This post is a short one about a short, small project that gave me a lot of pleasure to do. What was surprising was that it was a book for the education market, ie: part of a graded reading scheme, working for which I often find fairly challenging.
I was approached by Scholastic at the beginning of August to see if I was free to create artwork for a reading book called ‘The Tale of the Fisherman’. It’s a well known traditional Japanese folk tale about a fisherman called Taro Urashima who saves a sea turtle.
The turtle transforms into the Princess of the Sea …
… and takes Taro to her sea palace under the waters in a giant bubble.
Taro is given many wishes; he wishes for gold of course but eventually chooses his home and family over an ocean of riches.
It’s a beautiful story and for the most part, I was given free rein over the illustrations. The main instruction was to ‘make them look Japanese’… I found this approach very refreshing as it allowed me to work in a more personal and natural way – using composition, character and technique as I would usually. Very often for educational projects, I am given a super strict brief detailed down to what should be where in each picture. This is understandable as the main role of the illustration is to help children read and understand the words on the page. Creating drama, beauty or narrative pace isn’t a priority.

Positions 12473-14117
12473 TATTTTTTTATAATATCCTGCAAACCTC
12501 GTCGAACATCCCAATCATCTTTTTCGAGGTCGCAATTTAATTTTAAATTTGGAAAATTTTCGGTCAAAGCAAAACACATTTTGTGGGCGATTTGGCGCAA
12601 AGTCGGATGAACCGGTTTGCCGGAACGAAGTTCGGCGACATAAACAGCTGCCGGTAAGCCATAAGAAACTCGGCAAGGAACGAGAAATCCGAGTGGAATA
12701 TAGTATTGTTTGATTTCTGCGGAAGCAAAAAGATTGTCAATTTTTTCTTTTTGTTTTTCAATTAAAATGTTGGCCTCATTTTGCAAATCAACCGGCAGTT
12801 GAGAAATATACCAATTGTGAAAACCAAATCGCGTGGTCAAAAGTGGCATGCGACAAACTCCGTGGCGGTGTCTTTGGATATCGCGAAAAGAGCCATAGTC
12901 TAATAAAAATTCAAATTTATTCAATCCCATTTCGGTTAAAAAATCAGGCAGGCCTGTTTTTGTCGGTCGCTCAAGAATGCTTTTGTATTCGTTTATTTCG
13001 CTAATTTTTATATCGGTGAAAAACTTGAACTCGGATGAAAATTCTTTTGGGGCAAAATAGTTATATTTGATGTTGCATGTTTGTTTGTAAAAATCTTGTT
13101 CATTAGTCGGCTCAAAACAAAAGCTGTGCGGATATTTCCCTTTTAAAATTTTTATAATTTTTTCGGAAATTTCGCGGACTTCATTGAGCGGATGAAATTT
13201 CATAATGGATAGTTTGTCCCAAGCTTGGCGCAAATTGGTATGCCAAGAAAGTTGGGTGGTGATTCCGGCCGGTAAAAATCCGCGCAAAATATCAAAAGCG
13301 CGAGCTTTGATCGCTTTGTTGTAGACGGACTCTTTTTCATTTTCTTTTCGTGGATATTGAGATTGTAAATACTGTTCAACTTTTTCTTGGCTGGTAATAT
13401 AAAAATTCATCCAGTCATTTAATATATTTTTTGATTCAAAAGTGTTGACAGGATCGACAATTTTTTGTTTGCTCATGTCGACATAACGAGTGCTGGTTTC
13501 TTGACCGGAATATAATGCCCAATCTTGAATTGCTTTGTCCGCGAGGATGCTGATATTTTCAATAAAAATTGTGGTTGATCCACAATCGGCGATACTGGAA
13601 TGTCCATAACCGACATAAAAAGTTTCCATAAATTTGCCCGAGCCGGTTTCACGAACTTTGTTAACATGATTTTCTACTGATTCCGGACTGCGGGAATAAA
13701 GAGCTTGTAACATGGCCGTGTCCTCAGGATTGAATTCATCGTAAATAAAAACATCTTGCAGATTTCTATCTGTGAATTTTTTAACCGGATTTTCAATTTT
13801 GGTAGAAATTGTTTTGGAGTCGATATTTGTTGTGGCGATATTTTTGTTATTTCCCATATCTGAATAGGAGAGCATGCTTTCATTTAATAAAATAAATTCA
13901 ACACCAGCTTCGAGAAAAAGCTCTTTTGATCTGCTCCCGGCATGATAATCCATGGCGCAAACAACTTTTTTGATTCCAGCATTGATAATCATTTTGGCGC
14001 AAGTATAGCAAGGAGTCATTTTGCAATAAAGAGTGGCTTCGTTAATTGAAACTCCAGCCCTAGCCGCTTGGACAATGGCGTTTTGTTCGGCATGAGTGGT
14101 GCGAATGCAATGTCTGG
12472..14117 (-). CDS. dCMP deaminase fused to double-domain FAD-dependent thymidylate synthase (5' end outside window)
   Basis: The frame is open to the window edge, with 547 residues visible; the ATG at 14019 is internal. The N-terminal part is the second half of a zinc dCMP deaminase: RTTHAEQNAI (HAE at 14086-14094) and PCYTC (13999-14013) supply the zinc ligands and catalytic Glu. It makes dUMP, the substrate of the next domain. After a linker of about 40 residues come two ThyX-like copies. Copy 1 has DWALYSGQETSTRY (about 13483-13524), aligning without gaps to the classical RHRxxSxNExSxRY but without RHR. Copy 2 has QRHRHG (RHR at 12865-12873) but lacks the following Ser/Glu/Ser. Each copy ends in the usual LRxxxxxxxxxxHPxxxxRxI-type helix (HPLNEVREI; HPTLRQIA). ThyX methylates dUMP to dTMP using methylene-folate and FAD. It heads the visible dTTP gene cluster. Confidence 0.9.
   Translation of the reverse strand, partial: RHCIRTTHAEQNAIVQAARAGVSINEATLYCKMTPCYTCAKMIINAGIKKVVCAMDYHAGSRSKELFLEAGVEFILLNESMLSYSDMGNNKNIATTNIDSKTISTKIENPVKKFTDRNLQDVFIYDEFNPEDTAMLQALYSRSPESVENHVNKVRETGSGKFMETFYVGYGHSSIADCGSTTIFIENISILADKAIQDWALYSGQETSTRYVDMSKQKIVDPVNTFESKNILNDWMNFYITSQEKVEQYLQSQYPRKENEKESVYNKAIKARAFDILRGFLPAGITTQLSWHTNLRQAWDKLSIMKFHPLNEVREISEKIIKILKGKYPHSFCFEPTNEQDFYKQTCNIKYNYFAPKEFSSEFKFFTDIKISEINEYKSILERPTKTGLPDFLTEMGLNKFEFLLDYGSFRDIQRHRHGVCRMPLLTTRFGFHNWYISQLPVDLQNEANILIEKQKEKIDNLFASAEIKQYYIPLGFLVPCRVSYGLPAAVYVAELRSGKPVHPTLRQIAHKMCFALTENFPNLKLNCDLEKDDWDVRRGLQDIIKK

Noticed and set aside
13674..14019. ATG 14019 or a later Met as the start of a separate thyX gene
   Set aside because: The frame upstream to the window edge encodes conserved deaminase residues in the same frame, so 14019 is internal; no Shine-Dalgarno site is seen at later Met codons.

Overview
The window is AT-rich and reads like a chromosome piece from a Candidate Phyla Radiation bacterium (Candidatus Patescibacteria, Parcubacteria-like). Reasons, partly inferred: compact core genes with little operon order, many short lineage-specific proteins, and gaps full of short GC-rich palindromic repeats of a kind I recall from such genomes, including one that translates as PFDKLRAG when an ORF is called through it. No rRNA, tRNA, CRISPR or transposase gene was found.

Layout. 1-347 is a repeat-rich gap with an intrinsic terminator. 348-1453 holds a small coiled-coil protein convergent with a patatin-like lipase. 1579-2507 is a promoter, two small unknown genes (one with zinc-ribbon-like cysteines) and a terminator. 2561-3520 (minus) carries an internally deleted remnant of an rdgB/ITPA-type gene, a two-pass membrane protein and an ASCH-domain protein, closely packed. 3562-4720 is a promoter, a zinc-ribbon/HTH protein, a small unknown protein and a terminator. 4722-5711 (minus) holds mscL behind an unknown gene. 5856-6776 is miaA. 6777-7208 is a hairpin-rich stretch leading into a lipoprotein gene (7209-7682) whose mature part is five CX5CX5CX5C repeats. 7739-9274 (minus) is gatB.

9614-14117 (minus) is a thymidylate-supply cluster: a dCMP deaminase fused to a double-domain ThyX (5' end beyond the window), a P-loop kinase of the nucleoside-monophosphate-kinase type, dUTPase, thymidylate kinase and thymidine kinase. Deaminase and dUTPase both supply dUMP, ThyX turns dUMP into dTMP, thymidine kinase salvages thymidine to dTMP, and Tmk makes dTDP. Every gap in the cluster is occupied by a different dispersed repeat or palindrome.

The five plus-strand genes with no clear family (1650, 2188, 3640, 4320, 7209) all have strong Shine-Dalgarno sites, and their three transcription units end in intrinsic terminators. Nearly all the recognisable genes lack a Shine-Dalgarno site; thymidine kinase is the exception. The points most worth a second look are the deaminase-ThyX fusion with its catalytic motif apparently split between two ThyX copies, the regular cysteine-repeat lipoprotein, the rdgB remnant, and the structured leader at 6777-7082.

Sometimes the layout has already been drawn out for me page by page by the designer and effectively, I am just being asked to replicate these drawings. It’s a challenge in such cases to find a way to work in my own style, where composition and look are very personal. What excites me in illustration, is the play between flat and decorative areas, stylised pages and interesting viewpoints – not creating a conventional photographic scene. When sketches have been provided at the start of a project, I have to somehow adapt to another person’s visual imagination, even if I know the outcome will look nothing like my usual work. And in this situation, it’s good to understand that the publisher sees the pictures as servants to the words with the ultimate outcome of teaching a child to read.
‘The Tale of the Fisherman’ proved to be very different with text and pictures given equal weight. Perhaps the suggested hint of a ‘Japanese style’ was educational in itself. After quite a few happy weeks swimming in the warm seas of Japanese woodcut inspiration, I hope I created a book that not only teaches using both word and image but is beautiful too.